In addition, Edge will now lower the page frame rate if a page is in the foreground but not being accessed to save power. This doesn’t impact 3D content or video, but if the page is interacted with again, it’ll go back to the normal framerate.

Where Edge Sits Now

Several years into Windows 10, Microsoft Edge has easily been the most improved part of the platform, with significant performance and usability improvements with every update. It’s always offered arguably the best high DPI rendering for text of any browser for Windows, and it has been coupled with good efficiency as well. The early days were pretty rough, with no extension support, and a host of missing features, but many of those have now been addressed.


Browsers are very personal, and people get attached to the look and feel of what they use, so expecting people to flock back to Edge at this point is likely an unrealistic goal, but regardless, it is a key component of the platform, especially now with PWA support. The browser offers some features others don’t, and performance and usability has made some big improvements, and would likely work well for many users if they ever switch to it, but the real issue for Edge is that the competition never stands still, and they don’t have a must-have feature that will draw a lot of users back.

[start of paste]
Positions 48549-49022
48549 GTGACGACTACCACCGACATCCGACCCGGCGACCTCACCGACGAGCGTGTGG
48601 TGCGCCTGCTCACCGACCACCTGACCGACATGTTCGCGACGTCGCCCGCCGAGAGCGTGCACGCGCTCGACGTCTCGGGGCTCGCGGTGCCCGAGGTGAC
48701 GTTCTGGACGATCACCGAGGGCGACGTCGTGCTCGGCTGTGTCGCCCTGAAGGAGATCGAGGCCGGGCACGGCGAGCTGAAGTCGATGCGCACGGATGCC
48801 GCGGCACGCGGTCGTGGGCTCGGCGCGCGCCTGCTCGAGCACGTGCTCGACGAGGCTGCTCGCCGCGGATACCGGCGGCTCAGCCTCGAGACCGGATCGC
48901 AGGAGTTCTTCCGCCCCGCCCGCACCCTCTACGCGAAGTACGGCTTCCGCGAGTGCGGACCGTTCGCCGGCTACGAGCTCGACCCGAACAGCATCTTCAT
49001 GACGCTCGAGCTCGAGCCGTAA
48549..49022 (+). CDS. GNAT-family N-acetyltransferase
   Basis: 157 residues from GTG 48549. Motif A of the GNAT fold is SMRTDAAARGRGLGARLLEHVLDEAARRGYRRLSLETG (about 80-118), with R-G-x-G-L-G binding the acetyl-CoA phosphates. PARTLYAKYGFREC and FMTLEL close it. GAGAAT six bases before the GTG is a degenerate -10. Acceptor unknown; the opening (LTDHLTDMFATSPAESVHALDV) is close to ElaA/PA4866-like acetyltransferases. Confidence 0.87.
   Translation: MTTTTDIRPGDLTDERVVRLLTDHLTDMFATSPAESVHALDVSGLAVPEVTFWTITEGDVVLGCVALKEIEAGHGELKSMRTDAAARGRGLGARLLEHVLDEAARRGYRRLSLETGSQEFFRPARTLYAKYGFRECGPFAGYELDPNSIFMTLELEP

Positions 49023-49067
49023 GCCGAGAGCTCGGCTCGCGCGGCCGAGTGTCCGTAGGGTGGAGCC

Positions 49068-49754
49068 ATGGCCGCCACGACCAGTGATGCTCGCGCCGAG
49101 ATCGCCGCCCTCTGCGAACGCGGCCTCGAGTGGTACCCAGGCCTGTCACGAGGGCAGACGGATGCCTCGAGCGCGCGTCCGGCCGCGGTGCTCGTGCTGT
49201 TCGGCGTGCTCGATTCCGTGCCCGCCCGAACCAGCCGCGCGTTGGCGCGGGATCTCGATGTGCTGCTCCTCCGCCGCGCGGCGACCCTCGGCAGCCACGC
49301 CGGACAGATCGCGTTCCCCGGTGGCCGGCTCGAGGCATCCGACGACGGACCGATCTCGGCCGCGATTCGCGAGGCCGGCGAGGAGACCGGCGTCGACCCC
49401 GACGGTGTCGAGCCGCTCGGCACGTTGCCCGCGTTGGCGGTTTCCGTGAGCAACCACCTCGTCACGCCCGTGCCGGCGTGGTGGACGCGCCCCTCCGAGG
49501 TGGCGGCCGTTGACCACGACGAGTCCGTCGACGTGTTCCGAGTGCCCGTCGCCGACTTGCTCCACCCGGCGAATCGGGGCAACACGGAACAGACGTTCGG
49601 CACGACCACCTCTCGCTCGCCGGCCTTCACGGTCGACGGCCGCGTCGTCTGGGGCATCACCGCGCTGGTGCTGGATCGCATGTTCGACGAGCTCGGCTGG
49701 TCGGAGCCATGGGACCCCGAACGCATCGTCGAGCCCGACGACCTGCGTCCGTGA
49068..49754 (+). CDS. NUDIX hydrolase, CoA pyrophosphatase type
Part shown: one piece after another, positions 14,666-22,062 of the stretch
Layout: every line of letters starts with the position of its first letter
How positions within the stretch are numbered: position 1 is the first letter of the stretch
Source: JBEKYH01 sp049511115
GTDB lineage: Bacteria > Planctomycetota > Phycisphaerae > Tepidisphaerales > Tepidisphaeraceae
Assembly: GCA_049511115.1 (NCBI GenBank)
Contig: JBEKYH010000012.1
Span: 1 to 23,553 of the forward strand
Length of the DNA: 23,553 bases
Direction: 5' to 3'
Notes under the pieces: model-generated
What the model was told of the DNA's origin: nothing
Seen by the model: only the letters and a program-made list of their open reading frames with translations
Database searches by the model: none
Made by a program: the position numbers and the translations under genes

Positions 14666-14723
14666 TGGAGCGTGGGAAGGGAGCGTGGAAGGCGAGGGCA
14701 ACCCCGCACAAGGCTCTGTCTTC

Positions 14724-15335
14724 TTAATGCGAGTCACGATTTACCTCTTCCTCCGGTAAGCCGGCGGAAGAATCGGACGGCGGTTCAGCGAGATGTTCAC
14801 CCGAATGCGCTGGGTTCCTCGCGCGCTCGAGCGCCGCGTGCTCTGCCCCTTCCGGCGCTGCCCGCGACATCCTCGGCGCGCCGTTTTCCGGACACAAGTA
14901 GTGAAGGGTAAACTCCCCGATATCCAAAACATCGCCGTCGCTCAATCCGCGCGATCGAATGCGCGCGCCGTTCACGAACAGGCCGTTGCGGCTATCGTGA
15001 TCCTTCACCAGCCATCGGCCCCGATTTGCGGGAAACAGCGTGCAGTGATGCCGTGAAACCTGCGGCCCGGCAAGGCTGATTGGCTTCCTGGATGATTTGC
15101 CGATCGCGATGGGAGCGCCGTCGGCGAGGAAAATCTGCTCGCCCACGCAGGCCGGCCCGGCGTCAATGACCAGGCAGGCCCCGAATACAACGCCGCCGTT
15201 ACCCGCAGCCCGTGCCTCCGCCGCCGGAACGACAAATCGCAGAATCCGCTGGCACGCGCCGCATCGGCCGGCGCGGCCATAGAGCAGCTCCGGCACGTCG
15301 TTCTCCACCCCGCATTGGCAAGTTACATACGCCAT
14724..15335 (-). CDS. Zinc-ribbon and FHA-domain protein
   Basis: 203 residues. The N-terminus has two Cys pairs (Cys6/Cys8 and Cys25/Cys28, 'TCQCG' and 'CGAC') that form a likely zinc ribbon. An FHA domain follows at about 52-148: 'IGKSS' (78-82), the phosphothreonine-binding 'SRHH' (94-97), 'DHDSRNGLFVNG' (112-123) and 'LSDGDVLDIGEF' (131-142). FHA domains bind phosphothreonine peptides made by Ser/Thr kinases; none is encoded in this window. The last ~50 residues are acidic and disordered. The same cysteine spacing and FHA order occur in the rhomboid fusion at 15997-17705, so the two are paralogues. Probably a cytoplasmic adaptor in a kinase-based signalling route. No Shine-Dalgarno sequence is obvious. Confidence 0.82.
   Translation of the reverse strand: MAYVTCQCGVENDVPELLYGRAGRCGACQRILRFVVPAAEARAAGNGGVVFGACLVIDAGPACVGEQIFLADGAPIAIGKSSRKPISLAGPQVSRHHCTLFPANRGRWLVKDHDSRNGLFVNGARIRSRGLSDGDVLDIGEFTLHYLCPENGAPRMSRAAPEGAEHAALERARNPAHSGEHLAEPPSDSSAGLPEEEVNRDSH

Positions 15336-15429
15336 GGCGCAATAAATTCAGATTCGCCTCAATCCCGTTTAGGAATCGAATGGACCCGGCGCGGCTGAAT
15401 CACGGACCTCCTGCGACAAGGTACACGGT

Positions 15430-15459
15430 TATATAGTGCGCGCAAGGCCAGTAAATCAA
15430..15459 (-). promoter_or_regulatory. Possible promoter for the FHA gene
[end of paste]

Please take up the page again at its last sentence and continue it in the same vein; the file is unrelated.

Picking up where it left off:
Timeline and Focus Assist: Get More Done Command Line and Windows Subsystem for Linux


View All Comments

  • B3an - Saturday, May 26, 2018 - link

    I wish someone would benchmark Win 10 April Update compared to the original Win 10 release. Would be interesting to see if anything has improved at all. And i mean from gaming to app loading times, start up times, battery life and network performance. Reply
  • ಬುಲ್ವಿಂಕಲ್ ಜೆ ಮೂಸ್ - Saturday, May 26, 2018 - link

    I wish the staff would openly discuss the problem with Microsofts DRM instead of deleting my posts without comment

    YES, it may be against the "LAW" to discuss getting around DRM but those Laws only help Criminals who wrote the Law

    A permanent backdoor into everyones computer IS a matter of National and Personal Security